Though Earth's human population is increasing, it currently uses only a relatively small fraction of the supply of fr...

Jaimee on October 19, 2018

Can you please explain?

Can someone explain by B is the right answer, and not D?

4 Replies

Mehran on October 20, 2018

Hi @Jaimee-Salgado, thanks for your post. As always, let's start with the stimulus. This one presents a set of facts, rather than an argument - there is no conclusion to speak of. The question stem asks you to select the answer that is textually supported by the information in the stimulus (thus, this is a Must Be True question).

Answer choice (E) is textually supported by the first sentence of the stimulus. That sentence tells you that individually-tailored work schedules do "not typically increase managers' job satisfaction or their efficiency." Because of this, (E) must be true: "The typical benefits of flexible-schedule policies *cannot* be reliably inferred from observations of the effects of such policies on managers."

Answer choice (B) is incorrect because the stimulus tells you that the benefits of flexible-schedule policies "dissipate somewhat over time," which means it is not clear that such policies "should be expected to improve the morale of some but not the overall morale." We just don't know enough to comment on "overall morale," especially given the fact that certain benefits of flexible-schedule policies "dissipate somewhat over time."

Hope this helps! Please let us know if you have any additional questions.

Jacob on October 27, 2018

As always, let’s focus on the question stem. We are looking for an answer that weakens the argument if it is accepted as true.

The argument is structured as follows.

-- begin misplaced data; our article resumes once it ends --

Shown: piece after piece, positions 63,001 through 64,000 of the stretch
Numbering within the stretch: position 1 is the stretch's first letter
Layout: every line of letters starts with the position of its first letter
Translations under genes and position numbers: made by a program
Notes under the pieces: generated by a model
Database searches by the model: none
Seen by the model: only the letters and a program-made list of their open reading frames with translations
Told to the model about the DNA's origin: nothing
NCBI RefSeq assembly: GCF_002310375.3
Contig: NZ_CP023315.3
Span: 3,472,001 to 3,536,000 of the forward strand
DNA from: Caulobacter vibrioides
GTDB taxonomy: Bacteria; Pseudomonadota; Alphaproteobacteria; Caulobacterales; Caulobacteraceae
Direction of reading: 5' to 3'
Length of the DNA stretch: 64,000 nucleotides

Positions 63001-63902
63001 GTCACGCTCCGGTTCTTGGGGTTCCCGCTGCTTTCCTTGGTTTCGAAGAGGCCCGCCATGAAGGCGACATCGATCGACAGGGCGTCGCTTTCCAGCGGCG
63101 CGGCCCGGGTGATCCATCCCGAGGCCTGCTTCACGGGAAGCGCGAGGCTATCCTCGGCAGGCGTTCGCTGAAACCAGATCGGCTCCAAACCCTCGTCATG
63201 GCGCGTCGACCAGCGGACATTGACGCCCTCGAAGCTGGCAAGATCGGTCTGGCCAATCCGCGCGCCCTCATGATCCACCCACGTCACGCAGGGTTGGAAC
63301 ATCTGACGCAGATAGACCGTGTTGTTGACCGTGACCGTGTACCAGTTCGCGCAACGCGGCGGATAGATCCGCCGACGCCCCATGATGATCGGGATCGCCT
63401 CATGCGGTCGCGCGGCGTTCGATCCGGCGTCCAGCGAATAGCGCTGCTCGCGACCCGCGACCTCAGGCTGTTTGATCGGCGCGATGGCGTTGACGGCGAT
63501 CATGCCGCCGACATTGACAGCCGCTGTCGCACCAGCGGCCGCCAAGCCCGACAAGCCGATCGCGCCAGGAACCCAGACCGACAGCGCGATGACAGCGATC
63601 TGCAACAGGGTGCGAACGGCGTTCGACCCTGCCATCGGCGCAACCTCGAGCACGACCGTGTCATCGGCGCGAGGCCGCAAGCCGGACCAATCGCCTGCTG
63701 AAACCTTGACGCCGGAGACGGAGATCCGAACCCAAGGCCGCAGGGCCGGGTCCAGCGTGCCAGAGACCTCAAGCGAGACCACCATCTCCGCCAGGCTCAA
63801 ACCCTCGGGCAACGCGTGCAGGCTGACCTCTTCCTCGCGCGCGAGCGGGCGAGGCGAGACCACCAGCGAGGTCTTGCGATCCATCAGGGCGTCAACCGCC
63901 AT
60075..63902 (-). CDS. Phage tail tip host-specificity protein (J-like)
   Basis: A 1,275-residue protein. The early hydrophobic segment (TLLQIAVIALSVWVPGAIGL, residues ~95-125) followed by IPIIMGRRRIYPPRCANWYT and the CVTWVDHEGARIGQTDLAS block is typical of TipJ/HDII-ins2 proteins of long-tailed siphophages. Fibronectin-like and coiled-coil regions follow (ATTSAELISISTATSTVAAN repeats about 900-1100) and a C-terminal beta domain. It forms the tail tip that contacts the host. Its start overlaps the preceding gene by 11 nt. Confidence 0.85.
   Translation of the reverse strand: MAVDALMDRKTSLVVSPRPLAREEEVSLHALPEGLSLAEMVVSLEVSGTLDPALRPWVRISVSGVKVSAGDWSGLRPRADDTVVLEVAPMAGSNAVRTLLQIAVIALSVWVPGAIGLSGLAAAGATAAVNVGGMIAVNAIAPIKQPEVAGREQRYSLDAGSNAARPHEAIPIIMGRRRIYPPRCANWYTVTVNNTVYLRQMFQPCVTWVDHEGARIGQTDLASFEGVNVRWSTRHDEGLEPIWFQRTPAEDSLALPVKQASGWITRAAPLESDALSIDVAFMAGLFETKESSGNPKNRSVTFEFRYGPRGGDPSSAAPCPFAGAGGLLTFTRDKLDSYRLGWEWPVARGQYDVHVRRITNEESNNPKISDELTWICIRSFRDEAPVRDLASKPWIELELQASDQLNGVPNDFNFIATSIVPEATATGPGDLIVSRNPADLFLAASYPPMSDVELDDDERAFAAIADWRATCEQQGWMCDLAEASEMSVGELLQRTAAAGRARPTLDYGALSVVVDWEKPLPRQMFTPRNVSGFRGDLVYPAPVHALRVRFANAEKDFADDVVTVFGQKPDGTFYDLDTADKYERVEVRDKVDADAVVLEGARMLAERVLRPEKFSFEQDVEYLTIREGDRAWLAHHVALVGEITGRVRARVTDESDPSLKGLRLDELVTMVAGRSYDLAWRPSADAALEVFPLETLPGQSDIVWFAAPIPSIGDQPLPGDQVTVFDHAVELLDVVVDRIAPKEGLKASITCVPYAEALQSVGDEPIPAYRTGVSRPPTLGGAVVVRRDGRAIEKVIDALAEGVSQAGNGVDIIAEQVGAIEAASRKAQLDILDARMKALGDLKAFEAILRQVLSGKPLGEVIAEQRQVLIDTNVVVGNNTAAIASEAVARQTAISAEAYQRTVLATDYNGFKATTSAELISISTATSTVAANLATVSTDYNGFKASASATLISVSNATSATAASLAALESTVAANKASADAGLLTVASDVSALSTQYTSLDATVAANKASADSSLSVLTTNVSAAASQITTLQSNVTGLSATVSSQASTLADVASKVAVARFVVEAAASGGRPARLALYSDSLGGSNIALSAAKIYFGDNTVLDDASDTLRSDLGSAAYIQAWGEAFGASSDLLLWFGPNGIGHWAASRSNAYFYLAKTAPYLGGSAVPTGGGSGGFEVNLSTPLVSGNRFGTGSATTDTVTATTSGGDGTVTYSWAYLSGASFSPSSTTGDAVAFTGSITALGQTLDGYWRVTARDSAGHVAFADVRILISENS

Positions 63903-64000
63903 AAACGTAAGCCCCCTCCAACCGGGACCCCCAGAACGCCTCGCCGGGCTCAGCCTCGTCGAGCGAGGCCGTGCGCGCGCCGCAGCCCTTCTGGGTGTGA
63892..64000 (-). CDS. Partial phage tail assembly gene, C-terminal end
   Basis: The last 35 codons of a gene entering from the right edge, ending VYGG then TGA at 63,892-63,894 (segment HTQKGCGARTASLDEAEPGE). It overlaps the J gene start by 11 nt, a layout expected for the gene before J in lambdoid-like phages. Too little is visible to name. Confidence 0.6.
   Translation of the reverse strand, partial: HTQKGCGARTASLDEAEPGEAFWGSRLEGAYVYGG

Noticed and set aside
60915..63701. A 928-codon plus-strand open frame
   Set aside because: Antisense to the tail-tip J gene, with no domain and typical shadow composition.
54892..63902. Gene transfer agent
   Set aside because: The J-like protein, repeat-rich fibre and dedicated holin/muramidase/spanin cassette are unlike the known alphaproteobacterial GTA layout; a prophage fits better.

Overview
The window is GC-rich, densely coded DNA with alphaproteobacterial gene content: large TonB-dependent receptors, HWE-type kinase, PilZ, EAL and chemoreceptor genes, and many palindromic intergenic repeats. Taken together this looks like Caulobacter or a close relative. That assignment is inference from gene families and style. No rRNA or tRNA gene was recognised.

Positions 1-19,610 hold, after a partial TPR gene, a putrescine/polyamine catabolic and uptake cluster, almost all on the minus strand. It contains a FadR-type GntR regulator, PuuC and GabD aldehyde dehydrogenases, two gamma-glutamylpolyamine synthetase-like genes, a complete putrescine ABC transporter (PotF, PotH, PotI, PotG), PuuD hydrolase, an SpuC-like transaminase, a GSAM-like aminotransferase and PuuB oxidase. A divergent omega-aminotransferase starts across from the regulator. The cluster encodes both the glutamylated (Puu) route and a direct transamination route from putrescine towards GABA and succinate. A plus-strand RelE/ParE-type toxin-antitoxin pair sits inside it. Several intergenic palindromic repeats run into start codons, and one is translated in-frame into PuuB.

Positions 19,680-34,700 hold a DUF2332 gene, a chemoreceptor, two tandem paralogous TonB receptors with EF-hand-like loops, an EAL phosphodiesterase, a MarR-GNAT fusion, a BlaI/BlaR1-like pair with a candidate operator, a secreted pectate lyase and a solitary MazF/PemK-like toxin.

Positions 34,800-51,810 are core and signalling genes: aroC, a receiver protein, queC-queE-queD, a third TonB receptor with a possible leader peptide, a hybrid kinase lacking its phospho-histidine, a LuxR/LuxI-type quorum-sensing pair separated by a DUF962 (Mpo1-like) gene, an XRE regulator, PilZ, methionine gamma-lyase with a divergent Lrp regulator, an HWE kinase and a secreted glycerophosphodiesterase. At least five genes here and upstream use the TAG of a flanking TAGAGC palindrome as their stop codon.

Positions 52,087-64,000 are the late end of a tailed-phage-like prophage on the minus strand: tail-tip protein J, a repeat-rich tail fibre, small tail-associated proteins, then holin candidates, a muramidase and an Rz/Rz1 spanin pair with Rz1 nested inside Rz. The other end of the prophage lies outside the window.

Premise: Though earth’s population is increasing, we use a fraction of fresh water.

Conclusion: Claims that water shortages will plague humankind unless population growth changes are mistaken.

B is correct because it adds a variable: the location of fresh water. Therefore, even if the human population overall only uses a fraction of available fresh water, certain locations (and certain populations at those locations) may be using a much larger fraction of the available fresh water. And therefore the claim that water shortages will plague humankind may be true in those locations.

D is incorrect because even if is true that if population increases, all resources will be outstripped, that truth doesn’t weaken the argument that water shortages will plague humankind. If anything, it strengthens it!

I hope that helps. Please let us know if you have further questions.

on October 10 at 09:41PM

If it is true that population growth will outstrip resources(water is a resource), then it would support the claim being argued against. And if true means it's a fact would that not mean the claim is accurate and the argument is wrong?

Shunhe on December 27 at 02:31AM

Hi @chris_va,

The problem with (D) is the time frames involved. (D) talks about the "eventual" outstripping of resources, whereas the stimulus is concerned with the "near future." Hope this helps clear things up.